We stayed for a while and I let the kids discover and play while the sun was going down. I always try to stay as long as possible which works perfectly for my family. The kids appreciate the places much more when they can discover on their own rather than only taking a couple pictures. And usually one kid – most of the time Giorgio – finds a favorite new stone or stick that will travel along with us (even if it only for a little).
The sun went down way too fast and we continued to our next adventure.
The beautiful vibrant fields of purple together with the aromatic but calming scent of lavender have captivated people for a long time. Visiting the Provence in France and standing in the middle of a lavender field was on my bucket list for a long time. We had the opportunity to drive through France in the beginning of August in 2019 and I promised myself to make this dream come true.
I didn’t know at the time that August was already very (too) late to see the beautiful Lavender fields . The best time to visit is between mid June to mid July. Most fields have been harvested by the end of July. I still wanted to try to find a blooming lavender field and did not get discouraged.
I had researched before online and found several areas that sounded promising. Once we were in the Provence, we found out that most of the fields were already harvested. We drove to many sites that I had found and there were no more blooming Lavender fields.
We were ready for a break and for something to eat and stopped spontaneously in Sault. I am so happy we found this small charming village. It lays up on a hill at an altitude of 750 meters with gorgeous views of Val de Sault (which in June and July must have been painted in purple with all the blooming fields).
We parked the car and wandered around streets, old stone houses and village squares. It was such a quaint little village with lots of purple accents. We visited several shops and tasted the different nougats, macaroons and delicious lavender honey. We ate lunch and bought some nougat and lavender to take with us. There was a really nice girl in one of the shops that explained to us the difference between Lavandula and Lavandin. She told us that the higher the altitude of the field, the later the flowers will bloom and gave me direction to several possible late blooming fields.
I was so delighted to finally see purple spots of lavender fields in the distance. I am still happy today, that even though the chances were slim, we actually found Lavender fields. There was somebody working on a field harvesting lavender. We got a “hands on” lavender lesson on how it is harvested and dried in the sun. Such a cool learning opportunity and adventure I will never forget.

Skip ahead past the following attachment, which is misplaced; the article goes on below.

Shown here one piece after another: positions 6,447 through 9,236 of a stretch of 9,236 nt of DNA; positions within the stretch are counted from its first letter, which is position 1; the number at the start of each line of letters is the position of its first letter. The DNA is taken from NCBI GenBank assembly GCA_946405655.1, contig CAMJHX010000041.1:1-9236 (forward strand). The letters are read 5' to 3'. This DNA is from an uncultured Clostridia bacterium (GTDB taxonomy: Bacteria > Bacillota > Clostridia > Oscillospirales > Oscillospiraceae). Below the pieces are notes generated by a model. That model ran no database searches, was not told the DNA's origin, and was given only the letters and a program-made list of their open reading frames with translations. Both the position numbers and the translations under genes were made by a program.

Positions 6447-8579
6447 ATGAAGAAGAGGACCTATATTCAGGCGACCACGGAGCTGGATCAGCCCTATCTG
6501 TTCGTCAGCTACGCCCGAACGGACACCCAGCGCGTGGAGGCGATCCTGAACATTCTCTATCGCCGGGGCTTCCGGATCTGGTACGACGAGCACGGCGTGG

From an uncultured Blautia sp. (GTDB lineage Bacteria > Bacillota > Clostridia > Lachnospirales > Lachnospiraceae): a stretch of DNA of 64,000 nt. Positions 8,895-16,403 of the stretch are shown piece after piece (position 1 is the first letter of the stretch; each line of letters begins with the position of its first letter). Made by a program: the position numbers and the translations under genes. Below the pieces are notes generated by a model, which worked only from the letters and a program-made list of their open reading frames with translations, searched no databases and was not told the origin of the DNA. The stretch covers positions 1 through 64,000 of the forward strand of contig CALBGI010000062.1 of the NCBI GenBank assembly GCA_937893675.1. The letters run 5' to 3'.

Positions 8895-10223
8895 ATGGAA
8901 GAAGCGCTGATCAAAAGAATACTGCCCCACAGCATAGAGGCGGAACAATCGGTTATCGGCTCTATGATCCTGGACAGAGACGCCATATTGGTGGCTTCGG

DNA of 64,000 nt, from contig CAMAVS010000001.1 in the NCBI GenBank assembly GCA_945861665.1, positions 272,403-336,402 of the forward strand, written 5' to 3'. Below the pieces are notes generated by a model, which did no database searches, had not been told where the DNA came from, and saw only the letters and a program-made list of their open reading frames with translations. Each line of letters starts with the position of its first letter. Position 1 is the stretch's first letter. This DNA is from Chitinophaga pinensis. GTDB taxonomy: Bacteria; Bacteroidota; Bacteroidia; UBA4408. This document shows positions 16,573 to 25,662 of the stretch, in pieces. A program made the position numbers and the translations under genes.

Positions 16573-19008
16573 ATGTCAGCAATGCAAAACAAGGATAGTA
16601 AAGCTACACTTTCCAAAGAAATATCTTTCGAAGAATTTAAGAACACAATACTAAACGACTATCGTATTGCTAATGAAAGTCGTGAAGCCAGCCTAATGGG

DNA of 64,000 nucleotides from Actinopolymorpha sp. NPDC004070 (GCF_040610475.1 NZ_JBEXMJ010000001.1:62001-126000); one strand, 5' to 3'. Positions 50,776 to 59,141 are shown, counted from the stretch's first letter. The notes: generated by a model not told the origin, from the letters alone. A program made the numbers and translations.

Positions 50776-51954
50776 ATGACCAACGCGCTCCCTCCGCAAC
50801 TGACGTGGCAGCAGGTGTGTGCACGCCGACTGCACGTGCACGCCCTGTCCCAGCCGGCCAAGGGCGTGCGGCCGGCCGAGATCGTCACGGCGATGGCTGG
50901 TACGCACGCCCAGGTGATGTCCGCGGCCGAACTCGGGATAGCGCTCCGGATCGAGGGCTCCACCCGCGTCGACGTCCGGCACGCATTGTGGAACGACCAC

The Pont Du Gard Bridge in Southern France near Avignon/Nimes
The Pont du Gard is one of the sites that shouldn’t be missed on any trip to the South of France. The Aqueduct is one of the most beautiful Roman constructions in France and a Unesco World heritage sight. With more than a million visitors per year, Pont du Gard is the most visited ancient monument in France.
After visiting the lavender fields in Sault, we spent the day in Avignon before continue to drive to Spain. I love to revisit places I had seen as a child on vacation with my parents and sister. We had visited Pont Du Gard, when I was 8 years old. Since it was kind of one the way, I spontaneous decided to stop and revisit this beautiful bridge with my children. We arrived pretty late and the museum was already closed for the day, but the golden light of the sunset made up for it. It was a beautiful warm August evening and most of the people had already left for the day.
The bridge, which spans the Gardon, is 48 meters high; it extends over a distance over 272 meters but was originally 490 meters long.
We didn’t bring any bathing suites, but that didn’t stop us from heading directly to the Gardon River to cool off in the perfectly clear water. The boys tried to catch little fish with their hands, Olivia was splashing around happily, and I just enjoyed being there and appreciated the moment. Of course, I also took a lot of pictures.
We could have definitely spent the entire day there. A picnic at the banks, kayaking, the museum , a guided tour of the different levels of the bridge, swimming and the surrounding gardens offer so much possibilities. I do love to revisit places, so we might be back again. This time, I will plan it before and visit the entire site.
I am so happy we stayed for the spectacular illumination of the monument. They started at 10pm and were so worth it. The bridge and surrounding area was transformed with lights and pyrotechnics, to tell a beautiful story. It was the perfect ending to enjoy a warm summer night.
Opening hours of the site
From 9 am to 8 pm from January to March
From 9 am to 9 pm in April and May
From 10 am to 10 pm in June
From 9 am to 00 pm in July and August
From 9 am to 10 pm in September